The book ‘Adnan’s Story’ and what it tells us about ‘Serial’
Rabia Chaudry is a woman on a mission.
She’s the one who approached “This American Life” producer Sarah Koenig about Adnan Syed, who was sentenced to life in prison for a murder he says he didn’t commit. That story turned into “Serial,” the podcast mega-hit that debuted in 2014. The first season, which took an intense look at Syed’s case, has been downloaded more than 80 million times.
Chaudry is a longtime friend of the Syed family who is convinced of Adnan’s innocence. After “Serial” ended, Rabia Chaudry co-hosted her own podcast, “Undisclosed.” Now we have her new book, “Adnan’s Story: The Search for Truth and Justice After ‘Serial.’”
The first half of the book focuses on the details of the investigation and court proceedings. It is rather dense and at times reads like an attorney case file — not surprising because Chaudry is a lawyer.
Syed was accused of killing his ex-girlfriend, Hae Min Lee, but Chaudry’s basic assumption is that someone else must have. Her book is critical of every move made by the police and court system. Even the man who found Lee’s body isn’t safe from scrutiny: She makes note of his arrest record for indecent exposure and includes crimes committed more than a decade after the murder took place.
As “Serial” listeners will remember, cellphone-tower pings were what confirmed the state’s timeline of the day Lee was murdered. Publisher St. Martin’s Press says the book will include a letter from the author with her reaction to the news of Syed’s conviction being vacated (but the story may be moving too fast for them to keep up).
The cell tower records are addressed at length in the book, along with more information “Serial” listeners never learned. A few of the major surprises:
1) Syed was almost exonerated after his first trial. The first trial ended in a mistrial because of a lawyer’s mistake. Members of that first jury later said they would most likely have found him not guilty.
2) The investigating detectives had a habit of going after the wrong guy. Chaudry goes over three other cases involving the same police detectives that ended with innocent men being incarcerated and later exonerated. The cases shared a number of similarities to Syed’s.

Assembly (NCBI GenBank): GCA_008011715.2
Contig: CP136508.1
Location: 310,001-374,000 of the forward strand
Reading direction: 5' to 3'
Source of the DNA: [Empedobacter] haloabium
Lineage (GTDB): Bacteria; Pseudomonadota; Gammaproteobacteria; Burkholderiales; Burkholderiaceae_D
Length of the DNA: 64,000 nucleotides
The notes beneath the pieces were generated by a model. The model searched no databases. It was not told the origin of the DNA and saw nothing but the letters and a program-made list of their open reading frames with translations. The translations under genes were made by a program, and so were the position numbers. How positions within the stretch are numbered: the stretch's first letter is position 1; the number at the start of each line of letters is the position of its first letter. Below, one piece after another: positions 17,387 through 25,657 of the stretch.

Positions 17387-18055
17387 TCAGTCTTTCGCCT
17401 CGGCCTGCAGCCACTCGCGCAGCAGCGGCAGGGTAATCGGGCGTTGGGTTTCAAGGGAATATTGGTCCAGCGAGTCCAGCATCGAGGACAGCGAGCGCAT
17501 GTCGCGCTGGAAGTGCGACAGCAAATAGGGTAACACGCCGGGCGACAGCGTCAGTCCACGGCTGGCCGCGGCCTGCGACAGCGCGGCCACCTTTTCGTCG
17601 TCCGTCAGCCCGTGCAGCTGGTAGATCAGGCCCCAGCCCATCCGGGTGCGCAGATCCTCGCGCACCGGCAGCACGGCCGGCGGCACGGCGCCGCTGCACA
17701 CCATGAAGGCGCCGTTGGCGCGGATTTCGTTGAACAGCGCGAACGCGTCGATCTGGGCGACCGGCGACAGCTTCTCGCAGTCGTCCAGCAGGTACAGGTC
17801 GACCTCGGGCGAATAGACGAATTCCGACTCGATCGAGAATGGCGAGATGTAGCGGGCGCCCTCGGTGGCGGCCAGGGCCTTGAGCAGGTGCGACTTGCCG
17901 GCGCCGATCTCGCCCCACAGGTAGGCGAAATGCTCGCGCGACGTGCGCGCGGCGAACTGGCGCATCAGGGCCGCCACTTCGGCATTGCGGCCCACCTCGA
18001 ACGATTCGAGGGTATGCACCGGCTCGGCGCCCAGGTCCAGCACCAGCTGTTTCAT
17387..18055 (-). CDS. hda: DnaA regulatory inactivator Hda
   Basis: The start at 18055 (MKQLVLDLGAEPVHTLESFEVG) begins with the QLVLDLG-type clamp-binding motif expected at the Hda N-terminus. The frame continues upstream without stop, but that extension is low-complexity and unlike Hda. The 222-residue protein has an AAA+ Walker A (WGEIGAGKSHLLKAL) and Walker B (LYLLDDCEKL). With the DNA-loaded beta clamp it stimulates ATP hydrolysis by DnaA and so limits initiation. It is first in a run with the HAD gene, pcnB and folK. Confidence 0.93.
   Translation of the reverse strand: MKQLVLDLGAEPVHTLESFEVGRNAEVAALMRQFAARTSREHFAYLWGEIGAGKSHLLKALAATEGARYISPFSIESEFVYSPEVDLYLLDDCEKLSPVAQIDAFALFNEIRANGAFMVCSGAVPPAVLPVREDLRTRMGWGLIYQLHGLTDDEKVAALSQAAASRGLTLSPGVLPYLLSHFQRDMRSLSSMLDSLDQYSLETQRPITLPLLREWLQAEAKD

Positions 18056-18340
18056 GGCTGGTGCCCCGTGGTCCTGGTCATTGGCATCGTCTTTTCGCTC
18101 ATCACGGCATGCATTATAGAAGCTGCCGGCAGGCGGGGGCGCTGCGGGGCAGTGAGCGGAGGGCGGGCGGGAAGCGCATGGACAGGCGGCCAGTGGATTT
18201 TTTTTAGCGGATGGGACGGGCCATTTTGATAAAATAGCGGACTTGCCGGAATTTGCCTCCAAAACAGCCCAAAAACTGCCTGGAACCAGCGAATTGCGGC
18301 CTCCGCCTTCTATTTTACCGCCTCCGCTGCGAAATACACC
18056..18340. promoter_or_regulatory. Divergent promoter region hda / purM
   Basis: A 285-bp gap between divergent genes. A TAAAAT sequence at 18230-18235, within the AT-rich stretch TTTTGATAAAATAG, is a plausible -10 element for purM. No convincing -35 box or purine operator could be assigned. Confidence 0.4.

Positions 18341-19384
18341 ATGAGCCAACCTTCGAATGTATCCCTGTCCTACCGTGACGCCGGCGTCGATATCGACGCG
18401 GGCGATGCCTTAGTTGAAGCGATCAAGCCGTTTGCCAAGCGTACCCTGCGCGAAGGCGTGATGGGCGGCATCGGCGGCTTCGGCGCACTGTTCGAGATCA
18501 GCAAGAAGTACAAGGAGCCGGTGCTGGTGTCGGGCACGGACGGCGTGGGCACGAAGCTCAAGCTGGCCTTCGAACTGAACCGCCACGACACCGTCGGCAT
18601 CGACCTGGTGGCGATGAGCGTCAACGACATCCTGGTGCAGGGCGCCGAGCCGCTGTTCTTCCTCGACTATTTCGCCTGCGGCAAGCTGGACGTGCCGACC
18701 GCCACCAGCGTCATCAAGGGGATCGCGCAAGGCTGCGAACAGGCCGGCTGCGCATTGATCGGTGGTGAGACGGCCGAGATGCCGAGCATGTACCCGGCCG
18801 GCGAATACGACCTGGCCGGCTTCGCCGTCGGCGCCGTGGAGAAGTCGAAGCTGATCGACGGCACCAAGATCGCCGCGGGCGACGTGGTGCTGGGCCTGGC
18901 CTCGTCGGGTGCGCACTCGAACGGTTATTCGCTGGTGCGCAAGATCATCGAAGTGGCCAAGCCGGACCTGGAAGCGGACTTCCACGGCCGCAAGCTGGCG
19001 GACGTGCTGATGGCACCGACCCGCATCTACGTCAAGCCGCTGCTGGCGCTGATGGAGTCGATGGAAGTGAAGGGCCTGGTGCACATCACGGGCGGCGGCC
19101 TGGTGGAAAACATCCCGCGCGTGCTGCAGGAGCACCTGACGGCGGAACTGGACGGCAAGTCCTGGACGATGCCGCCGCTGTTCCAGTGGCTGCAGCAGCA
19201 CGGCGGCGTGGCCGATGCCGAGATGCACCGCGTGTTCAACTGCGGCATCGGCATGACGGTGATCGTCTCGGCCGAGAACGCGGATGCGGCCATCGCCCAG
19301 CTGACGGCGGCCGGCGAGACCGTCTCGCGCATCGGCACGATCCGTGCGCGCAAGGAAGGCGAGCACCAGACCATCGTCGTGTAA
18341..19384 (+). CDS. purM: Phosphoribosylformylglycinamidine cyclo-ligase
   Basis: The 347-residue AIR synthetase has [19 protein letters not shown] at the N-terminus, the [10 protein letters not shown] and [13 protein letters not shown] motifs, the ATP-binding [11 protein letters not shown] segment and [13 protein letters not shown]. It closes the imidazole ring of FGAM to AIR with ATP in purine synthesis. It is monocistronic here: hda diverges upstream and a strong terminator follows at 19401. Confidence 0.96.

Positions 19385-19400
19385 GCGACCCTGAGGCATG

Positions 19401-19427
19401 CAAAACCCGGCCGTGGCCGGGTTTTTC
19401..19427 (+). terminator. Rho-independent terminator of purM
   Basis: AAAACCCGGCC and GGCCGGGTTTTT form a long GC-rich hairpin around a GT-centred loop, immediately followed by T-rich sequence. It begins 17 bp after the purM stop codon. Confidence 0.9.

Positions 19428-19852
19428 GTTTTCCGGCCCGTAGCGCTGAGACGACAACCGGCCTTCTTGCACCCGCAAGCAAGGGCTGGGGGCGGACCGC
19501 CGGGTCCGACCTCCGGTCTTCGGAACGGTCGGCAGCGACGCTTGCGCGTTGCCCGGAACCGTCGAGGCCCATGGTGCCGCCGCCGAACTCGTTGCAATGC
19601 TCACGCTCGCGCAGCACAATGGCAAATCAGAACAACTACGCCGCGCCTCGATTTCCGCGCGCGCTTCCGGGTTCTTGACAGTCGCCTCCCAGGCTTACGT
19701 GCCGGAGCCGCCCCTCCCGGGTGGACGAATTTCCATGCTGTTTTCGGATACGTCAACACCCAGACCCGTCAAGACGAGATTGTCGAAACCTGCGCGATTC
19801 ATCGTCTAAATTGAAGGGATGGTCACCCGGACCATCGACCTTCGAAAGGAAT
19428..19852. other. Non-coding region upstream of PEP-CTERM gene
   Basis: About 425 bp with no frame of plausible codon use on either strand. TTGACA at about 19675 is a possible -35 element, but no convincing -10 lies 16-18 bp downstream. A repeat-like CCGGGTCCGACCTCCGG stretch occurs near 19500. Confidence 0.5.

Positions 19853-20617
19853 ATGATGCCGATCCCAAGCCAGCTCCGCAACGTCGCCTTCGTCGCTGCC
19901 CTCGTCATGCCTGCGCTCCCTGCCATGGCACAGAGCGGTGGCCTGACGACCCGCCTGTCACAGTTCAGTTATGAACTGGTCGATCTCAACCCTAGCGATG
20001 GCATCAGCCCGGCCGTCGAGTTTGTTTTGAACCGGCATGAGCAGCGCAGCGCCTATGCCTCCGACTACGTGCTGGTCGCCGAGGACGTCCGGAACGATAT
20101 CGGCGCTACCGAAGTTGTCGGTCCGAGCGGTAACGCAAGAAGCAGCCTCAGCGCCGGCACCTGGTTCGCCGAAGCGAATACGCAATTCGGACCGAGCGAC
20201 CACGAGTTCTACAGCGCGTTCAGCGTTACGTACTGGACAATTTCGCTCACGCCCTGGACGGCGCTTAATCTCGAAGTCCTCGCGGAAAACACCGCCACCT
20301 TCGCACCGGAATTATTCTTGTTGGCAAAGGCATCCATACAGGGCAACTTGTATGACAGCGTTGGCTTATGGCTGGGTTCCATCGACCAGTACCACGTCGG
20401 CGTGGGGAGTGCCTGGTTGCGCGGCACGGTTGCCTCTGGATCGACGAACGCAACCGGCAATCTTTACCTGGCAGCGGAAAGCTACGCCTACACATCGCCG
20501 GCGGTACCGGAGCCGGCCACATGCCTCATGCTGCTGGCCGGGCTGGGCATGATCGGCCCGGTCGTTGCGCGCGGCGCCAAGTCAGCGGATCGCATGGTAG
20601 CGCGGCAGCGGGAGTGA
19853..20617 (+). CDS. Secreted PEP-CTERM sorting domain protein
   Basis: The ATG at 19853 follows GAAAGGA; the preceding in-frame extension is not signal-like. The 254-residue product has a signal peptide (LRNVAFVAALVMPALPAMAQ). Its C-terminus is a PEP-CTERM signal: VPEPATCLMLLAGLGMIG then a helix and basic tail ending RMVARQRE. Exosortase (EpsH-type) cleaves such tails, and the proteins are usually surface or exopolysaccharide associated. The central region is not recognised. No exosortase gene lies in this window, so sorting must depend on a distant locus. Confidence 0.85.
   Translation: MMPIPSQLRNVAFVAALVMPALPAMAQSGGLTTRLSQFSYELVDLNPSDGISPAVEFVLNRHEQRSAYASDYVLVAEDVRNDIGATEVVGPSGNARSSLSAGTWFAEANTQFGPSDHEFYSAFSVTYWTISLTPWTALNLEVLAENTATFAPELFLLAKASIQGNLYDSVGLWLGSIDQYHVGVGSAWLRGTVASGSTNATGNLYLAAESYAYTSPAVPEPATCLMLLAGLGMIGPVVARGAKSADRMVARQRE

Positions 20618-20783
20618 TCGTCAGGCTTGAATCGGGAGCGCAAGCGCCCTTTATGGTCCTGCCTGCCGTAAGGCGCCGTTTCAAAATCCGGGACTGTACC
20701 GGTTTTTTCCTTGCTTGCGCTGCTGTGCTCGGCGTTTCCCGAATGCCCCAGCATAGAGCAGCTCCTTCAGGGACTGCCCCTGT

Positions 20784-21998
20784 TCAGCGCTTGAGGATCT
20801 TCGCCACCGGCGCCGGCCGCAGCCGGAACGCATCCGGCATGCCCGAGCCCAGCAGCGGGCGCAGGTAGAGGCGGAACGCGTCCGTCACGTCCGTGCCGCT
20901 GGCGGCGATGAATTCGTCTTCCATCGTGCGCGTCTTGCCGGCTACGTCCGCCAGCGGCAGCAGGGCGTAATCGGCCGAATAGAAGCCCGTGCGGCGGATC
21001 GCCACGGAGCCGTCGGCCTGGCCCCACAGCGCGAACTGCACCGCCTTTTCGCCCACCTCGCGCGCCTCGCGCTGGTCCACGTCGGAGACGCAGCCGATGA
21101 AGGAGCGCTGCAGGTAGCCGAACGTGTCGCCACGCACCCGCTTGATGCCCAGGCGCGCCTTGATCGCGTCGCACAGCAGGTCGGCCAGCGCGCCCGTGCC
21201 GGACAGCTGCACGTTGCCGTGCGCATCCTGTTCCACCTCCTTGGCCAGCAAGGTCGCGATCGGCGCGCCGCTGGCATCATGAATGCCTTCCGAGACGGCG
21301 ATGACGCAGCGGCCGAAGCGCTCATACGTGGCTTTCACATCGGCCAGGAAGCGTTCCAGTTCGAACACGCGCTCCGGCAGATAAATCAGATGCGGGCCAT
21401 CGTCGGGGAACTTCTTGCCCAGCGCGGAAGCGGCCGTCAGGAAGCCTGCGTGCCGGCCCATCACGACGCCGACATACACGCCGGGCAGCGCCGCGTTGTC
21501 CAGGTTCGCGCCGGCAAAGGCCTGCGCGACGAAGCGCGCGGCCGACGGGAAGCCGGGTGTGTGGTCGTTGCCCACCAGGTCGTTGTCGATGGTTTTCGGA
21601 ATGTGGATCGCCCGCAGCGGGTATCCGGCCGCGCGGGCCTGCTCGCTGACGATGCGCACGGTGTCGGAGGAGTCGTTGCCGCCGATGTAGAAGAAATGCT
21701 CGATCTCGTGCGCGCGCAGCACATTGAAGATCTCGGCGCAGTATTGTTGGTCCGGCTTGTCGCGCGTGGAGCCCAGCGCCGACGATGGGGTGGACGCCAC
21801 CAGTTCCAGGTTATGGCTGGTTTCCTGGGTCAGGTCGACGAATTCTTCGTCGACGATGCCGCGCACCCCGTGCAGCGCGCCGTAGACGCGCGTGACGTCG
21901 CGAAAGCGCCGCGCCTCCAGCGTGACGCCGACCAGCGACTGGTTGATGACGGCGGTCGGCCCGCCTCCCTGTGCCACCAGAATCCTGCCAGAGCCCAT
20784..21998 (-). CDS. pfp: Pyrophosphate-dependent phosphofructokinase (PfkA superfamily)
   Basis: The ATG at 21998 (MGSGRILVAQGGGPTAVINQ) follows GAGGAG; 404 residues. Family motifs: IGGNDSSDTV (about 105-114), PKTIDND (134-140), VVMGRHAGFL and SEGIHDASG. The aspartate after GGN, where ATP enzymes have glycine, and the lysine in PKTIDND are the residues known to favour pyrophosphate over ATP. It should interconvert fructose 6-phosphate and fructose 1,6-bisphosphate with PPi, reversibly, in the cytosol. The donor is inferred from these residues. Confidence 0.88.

3) Islamophobia played a big part in the state’s case. A large portion of the book focuses on the role Syed’s religion played in his life and in the investigation. Chaudry contends that the police and the state attorney’s office relied on a number of untrue and ugly stereotypes about Islam to make their case against Syed, some of which were unfortunately repeated in “Serial.”
‘Serial’ had taken what seemed like a routine state-level homicide case and made it something mythical, magical.
4) “Serial” wasn’t the story Chaudry wanted to tell. Part of what made the podcast so enthralling was how it explored Syed’s case from the side of someone who wasn’t sure if he did it or not. Even by the last episode, Koenig confessed she couldn’t conclusively assert his innocence. While that was exciting for listeners, who tuned in every week to find out more twists and turns, this was incredibly painful for Chaudry (and Syed’s family, and Syed himself) to listen to. She had hoped “Serial” would tell Syed’s story as one of an innocent man wronged, as opposed to putting him on trial all over again. It led to a number of heated exchanges between Koenig and Chaudry, including at least one shouting match.
The detailed, documentary nature of “Serial” made it seem like listeners were hearing all the facts; in bringing up these fights that never made it into the podcast, Chaudry’s book shows us how the producers were also shaping the story.
5) Jay Wilds had at least one possible motive. “Serial” listeners noted Wilds was the only person ever directly connected to Lee’s murder. He came to the police and showed them where her missing car had been stashed and was the state’s star witness in implicating Syed. Podcast listeners argued back and forth online that, despite all that, Wilds lacked a motive to kill Lee. According to “Adnan’s Story,” there was one: Wilds was cheating on his girlfriend, and Lee knew about it and had threatened to tell her.
6) But Wilds may have not been connected to the case at all. Toward the end of the book, Chaudry uncovers evidence suggesting Wilds was heavily pressured by the police into testifying against Syed and that everything he said — including the location of Lee’s car — was invented by investigators to prop up their case.
It was easy to forget, listening to “Serial,” that it was a true story about real people. “Adnan’s Story” adds context and humanizes it in a way that could change how you think about the case, and about “Serial” itself.
By Rabia Chaudry
St. Martin’s Press: 416 pp., $26.99
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